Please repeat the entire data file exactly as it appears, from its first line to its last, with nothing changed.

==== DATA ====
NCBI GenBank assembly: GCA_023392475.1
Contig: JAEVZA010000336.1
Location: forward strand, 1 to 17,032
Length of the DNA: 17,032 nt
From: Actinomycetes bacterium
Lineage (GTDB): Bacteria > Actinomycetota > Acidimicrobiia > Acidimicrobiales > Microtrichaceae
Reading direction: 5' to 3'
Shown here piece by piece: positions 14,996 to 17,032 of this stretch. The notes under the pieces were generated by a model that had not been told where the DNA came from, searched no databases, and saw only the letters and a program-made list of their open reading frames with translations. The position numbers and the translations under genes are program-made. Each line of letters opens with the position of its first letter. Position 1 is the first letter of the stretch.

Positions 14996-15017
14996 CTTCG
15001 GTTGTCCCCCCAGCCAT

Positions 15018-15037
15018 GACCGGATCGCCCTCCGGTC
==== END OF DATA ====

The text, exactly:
NCBI GenBank assembly: GCA_023392475.1
Contig: JAEVZA010000336.1
Location: forward strand, 1 to 17,032
Length of the DNA: 17,032 nt
From: Actinomycetes bacterium
Lineage (GTDB): Bacteria > Actinomycetota > Acidimicrobiia > Acidimicrobiales > Microtrichaceae
Reading direction: 5' to 3'
Shown here piece by piece: positions 14,996 to 17,032 of this stretch. The notes under the pieces were generated by a model that had not been told where the DNA came from, searched no databases, and saw only the letters and a program-made list of their open reading frames with translations. The position numbers and the translations under genes are program-made. Each line of letters opens with the position of its first letter. Position 1 is the first letter of the stretch.

Positions 14996-15017
14996 CTTCG
15001 GTTGTCCCCCCAGCCAT

Positions 15018-15037
15018 GACCGGATCGCCCTCCGGTC